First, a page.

Urban homesteading today is a new spin on an old idea. In 1862 President Abraham Lincoln signed into law the Homestead Act, which basically gave an opportunity to regular folks to stake out a claim on a piece of land, at least 160 acres. One of the criteria was that they were to improve the land, which would often mean building a home and working the land. The work done on the land typically gave the new land owner the ability to be self sufficient, in addition to providing products or services for market.
Over the course of 126 years, 1.6 million homesteads were granted. While urban homesteading today does not allow for the receipt of free land, it does follow the tenants of developing the land toward a less dependent life. There are still rural homesteaders that have the ability to develop, or already have developed a completely self sufficient lifestyle. They may or may not “live off the grid”, but would have the ability to do so should something cause them to need to, such as the power going out during a storm and remaining off for several days.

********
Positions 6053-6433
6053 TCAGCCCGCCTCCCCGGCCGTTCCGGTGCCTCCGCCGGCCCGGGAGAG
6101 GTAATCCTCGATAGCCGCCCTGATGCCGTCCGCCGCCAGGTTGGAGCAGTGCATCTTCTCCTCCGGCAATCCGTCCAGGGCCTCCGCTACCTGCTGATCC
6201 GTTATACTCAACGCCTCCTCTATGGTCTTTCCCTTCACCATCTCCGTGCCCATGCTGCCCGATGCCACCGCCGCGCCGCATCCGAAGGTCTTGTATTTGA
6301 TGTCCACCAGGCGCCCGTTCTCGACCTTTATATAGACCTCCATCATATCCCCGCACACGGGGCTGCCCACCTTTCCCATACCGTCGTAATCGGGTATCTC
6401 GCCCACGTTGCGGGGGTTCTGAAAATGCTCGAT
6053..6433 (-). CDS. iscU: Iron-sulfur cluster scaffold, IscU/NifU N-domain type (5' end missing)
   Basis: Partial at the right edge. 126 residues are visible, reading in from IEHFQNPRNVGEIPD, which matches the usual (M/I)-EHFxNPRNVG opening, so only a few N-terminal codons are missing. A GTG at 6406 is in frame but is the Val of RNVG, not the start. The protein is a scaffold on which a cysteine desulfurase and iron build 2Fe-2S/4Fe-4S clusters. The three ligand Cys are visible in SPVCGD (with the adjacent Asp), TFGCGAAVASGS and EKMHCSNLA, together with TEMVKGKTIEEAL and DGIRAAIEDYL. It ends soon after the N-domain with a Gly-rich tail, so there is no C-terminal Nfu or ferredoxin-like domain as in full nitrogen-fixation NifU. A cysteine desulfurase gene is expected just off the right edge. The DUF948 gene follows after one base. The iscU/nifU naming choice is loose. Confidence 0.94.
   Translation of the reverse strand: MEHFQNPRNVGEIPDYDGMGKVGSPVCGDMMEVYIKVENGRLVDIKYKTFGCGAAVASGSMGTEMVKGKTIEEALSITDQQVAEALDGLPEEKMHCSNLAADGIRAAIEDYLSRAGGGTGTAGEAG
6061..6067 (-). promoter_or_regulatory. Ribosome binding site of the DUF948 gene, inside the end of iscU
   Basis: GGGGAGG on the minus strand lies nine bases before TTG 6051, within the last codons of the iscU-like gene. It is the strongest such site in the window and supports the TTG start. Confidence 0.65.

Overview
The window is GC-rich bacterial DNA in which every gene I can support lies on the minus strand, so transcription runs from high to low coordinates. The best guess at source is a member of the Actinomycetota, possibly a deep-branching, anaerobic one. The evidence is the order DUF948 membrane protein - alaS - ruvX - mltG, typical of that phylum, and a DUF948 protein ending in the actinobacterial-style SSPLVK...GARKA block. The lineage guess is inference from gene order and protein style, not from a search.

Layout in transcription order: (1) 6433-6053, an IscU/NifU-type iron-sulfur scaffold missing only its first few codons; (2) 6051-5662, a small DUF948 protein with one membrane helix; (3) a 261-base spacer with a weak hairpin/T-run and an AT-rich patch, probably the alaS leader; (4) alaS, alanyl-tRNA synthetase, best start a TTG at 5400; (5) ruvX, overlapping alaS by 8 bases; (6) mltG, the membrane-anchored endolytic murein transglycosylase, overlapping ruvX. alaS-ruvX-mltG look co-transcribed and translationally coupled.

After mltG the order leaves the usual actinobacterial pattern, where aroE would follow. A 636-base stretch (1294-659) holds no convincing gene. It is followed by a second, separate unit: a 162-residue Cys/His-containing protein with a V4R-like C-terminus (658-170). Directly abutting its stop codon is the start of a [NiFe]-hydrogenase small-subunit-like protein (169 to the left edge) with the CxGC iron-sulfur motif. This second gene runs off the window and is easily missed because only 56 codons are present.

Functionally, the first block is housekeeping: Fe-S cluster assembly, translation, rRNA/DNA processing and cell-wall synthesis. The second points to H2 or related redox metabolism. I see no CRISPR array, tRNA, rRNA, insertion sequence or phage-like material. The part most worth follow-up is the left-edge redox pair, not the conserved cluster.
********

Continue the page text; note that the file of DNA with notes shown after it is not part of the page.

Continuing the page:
While the ability to be completely self sufficient still tends to elude the urban dweller, due to the general inability to provide for their own water and sewer, there are many things the urban and suburban population can do for themselves that will both reduce their dependence on others as well as impact the world around them. These are the things that will be the focus of this blog. Saving the environment, although reducing our impact on the world may be a side effect, is not the goal here. The goal is live a debt free life which is less dependent on others. To return to some things of a simpler time, but mix them with some things of today, in an effort to ultimately give us more freedom and a better life.
Urban homesteading today will take us into the permaculture garden. It’s about how to find a garden composter solution, how to grow fruit, how to grow vegetables, and how to grow herbs. What place keeping chickens has in a permaculture garden, what to do about rain water collection, and what long term food storage options, such as canning food, drying food, and freezing food, can be utilized once your raised vegetable garden is producing.
Urban homesteaders explore the use of solar power electricity and wind power electricity, what outdoor cooking equipment to use for different kinds of cooking, and what indoor cooking equipment can be used without electricity. The goal for the urban homesteader is to become as self sufficient as possible while still enjoying life in the city.